- By Milt x_Zall
- Feb 06, 2000
When the Office of Personnel Management introduced a new retirement system
13 years ago, it promised a better deal for federal civil employees. Some
observers say that, in general, OPM has lived up to its promise.
But a recent OPM report shows that the agency had a hidden agenda when it
introduced the Federal Employees Retirement System. Although OPM did not
say so at the time, a goal of FERS was to increase turnover among mid- and
late-career employees to spur the growth of new talent into the work force.
Hidden or not, it appears this agenda didn't pan out.
When FERS was introduced, some observers, including the Congressional Budget
Office, OPM and the General Accounting Office, predicted that it would solve
the problem of "excessive retention of deadwood." This problem plagued the
Civil Service Retirement System (CSRS), the predecessor to FERS.
Little turnover was thought to be a problem because it prevented agencies
from hiring or promoting better-trained or more-skilled employees. It also
dulled the efforts and retention incentives of high-quality junior personnel
because mid- and late-career employees stood in the way of promotion opportunities.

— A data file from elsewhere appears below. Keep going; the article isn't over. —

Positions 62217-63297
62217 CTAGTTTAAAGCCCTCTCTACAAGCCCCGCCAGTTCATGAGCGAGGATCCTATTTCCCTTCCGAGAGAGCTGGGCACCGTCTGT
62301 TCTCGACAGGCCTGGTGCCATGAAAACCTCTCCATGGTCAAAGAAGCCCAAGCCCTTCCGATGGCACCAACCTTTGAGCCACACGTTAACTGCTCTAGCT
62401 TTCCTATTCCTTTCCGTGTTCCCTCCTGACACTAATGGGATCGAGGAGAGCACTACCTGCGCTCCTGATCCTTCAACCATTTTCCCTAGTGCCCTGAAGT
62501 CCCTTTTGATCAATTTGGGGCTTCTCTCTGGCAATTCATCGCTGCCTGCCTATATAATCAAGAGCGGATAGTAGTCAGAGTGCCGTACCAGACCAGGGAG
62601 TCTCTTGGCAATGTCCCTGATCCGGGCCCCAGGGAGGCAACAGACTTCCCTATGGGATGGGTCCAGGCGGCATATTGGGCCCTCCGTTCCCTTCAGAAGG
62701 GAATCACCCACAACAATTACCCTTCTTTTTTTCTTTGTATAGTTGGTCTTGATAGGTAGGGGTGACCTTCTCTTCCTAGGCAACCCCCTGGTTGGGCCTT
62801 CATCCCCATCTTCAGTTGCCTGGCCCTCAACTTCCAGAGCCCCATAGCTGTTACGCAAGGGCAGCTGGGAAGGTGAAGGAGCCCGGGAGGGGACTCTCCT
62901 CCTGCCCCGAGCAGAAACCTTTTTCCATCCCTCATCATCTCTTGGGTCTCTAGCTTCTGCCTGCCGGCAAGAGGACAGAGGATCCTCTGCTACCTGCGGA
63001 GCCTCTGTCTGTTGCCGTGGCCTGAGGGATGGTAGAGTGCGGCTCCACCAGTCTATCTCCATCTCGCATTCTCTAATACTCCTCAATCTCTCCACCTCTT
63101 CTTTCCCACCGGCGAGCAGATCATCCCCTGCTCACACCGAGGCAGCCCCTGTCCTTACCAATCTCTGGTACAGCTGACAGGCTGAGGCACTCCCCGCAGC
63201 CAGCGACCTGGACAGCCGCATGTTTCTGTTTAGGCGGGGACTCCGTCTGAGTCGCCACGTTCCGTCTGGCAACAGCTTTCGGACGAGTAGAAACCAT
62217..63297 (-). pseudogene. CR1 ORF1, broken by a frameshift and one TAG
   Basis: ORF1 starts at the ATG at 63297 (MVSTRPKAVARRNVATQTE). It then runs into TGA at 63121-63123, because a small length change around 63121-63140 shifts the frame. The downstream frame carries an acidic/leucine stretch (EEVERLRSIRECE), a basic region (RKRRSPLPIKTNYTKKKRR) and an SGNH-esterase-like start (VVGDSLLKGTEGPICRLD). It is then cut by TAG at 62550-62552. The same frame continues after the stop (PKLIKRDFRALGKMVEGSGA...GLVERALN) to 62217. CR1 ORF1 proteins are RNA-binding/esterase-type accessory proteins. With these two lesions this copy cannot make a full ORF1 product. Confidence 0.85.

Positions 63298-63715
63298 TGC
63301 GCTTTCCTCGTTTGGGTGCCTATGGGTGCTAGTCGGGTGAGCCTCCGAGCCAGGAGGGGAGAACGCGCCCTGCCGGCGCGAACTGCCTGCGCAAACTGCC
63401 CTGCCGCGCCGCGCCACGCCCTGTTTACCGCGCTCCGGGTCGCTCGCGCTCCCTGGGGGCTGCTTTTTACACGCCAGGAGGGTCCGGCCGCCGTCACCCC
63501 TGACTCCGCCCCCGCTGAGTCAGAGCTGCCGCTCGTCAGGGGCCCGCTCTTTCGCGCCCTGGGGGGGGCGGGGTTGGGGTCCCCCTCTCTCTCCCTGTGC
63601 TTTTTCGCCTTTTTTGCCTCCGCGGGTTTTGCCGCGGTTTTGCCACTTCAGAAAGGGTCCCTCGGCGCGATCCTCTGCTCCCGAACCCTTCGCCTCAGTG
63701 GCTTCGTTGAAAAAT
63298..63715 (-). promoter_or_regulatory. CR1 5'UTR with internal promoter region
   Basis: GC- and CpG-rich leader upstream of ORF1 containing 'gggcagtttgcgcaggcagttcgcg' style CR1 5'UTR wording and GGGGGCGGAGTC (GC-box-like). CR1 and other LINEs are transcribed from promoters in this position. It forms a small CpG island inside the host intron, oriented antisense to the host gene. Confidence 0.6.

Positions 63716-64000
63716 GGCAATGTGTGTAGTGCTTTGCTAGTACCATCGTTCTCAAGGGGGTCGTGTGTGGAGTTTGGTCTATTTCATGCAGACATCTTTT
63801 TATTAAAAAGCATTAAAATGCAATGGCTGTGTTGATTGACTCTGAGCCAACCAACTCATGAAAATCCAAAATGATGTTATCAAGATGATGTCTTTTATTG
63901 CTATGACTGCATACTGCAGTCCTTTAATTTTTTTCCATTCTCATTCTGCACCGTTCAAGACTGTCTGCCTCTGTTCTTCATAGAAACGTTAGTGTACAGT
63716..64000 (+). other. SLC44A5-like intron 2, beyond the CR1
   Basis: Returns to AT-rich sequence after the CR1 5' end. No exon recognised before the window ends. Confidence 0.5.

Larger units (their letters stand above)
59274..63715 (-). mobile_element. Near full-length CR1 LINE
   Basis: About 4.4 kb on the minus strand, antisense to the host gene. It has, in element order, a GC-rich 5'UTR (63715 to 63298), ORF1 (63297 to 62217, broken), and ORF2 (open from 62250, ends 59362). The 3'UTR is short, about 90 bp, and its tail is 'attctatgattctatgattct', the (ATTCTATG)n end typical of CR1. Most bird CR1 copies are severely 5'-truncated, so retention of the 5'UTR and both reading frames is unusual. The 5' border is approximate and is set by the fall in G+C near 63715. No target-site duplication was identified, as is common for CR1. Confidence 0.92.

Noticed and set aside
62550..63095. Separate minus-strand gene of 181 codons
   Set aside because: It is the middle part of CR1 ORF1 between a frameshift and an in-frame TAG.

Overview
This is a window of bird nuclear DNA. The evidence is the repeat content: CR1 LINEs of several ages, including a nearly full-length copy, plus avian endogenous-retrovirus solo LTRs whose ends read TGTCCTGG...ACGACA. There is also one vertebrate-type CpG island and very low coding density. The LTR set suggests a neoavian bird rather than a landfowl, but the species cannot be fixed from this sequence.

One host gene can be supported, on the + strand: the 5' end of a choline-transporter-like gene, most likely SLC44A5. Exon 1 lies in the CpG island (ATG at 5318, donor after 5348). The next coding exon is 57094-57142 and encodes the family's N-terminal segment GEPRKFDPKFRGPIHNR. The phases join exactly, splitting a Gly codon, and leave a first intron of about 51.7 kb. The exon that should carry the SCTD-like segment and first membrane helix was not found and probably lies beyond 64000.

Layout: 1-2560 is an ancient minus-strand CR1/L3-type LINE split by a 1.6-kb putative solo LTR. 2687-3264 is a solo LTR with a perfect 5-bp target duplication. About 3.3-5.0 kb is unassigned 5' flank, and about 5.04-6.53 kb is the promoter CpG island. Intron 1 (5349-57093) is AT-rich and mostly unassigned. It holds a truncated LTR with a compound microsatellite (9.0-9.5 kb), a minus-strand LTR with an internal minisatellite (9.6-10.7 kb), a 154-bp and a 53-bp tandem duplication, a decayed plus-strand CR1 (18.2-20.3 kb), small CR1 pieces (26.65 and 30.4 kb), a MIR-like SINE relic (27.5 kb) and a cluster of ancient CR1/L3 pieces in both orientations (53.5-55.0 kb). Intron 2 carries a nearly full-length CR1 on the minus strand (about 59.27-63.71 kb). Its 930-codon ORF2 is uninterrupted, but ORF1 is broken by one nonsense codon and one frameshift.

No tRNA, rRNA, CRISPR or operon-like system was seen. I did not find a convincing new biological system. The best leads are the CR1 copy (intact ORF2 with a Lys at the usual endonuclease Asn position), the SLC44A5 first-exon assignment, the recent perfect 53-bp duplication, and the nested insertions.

FERS was supposed to alleviate this problem and foster more separations
among those in the middle or latter parts of their careers.
Ironically, the OPM study found that "deadwood" is a larger problem now
than it was before FERS was implemented. For one thing, FERS will induce
more individuals to retire later because recent young hires will face a
higher minimum retirement age of 57 under FERS, compared with 55 under CSRS.
You don't have to be a rocket scientist to understand that if you raise
the retirement age and don't provide cost of living adjustments for retirees
under age 62, you're going to induce feds to work longer. Who would be foolish
enough to retire? Certainly not an incompetent individual who couldn't find
Employees under FERS who participate fully in the Thrift Savings Plan (TSP),
which is the government's 401(k)-type program, enjoy a government match
of 5 percent of their pay and gangbuster stock market returns.
OPM's study found that expected lifetime earnings and retirement wealth
is predicted to be greater under FERS. In my opinion, this assessment is
mainly based on the spectacular performance of the stock market ? and its
impact on the TSP ? since FERS' implementation.
The TSP returns under FERS has given junior and mid-career employees a stronger
incentive to stay than it would have been had they been covered by CSRS.
Separation rates of junior and mid-career civil service personnel covered
by FERS are as much as 45 percent lower than the rates for personnel covered
My take on this is that if the only way to get rid of "deadwood" is by tinkering
with the retirement system, there's something seriously wrong with the federal
performance management system.
— Zall is a retired federal employee who since 1987 has written the Bureaucratus
column for Federal Computer Week.